I adore a good beach, although admittedly, my definition of one seems to be ever so slightly different from that of most people’s. Therefore, imported sand made out of ground obelisks, bones or any obvious remnants of a Middle Eastern country is out. The water cannot be any other colour but turquoise - a dark blue, in my head, means sharks and a frantic ‘get out now’. And in order for the stretch of land and water to be called a beach, it cannot have any people on it.
By people I mean anybody between the ages of 0 and 100. That way, there can be no clues of human existence that day trippers leave behind them: Magnum wrappers, sexual encounter wrappers, and yellow, warm patches in the sea spreading like a hug. Animals I do not really mind as long as they are not pit-bulls off their leash and on a frolicking day out. Crabs, shrimps and a variety of snails are acceptable. Jellyfish, less so.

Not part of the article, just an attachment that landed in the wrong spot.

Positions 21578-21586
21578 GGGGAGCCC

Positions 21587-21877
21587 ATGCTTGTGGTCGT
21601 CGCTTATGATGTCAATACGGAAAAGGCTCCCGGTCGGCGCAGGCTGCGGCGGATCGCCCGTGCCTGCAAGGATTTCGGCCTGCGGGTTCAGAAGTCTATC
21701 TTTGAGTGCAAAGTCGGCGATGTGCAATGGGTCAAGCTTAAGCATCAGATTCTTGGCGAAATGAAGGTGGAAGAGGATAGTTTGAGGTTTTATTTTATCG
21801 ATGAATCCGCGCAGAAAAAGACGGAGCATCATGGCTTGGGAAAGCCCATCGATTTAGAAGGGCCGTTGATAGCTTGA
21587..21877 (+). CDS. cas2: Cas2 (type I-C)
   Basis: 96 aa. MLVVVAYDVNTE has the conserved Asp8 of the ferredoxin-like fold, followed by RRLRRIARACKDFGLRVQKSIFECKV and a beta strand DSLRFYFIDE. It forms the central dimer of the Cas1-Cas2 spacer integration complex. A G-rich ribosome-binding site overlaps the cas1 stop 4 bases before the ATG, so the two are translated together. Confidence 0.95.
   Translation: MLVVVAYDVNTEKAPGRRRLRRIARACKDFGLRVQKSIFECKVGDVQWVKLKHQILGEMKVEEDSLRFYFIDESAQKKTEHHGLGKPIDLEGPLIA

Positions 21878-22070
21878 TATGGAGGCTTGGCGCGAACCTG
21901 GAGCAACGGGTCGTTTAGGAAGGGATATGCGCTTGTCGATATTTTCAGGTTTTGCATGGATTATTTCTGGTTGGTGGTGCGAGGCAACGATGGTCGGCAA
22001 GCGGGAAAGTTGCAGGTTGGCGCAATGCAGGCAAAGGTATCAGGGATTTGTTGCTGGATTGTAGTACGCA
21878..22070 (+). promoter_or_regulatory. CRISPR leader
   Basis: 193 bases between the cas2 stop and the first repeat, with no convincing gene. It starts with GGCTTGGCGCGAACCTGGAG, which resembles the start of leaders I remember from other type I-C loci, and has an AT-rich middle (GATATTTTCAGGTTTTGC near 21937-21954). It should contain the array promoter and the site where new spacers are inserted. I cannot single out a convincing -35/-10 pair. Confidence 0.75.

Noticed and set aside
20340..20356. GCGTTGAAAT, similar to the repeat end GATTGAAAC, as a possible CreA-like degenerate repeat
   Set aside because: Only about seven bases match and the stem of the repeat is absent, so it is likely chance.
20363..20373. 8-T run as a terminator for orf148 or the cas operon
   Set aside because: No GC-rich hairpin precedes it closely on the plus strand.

These impossible criteria which, judging by the thousands that throng our coast as we speak, nobody else has problems with, make most beach holidays in Malta practically impossible. Yet I desperately yearn for a week of doing absolutely nothing but staring at the blue, getting myself a suntan and clearing my obfuscated, work-riddled brain with the odour of saline.
I rifled through my memories (also called going through the iPhoto library) and years of Condé Nast Traveller. Where could I go with The Writer where both of us could forget work, mobiles, WiFi, newspapers, magazines, websites and other human beings?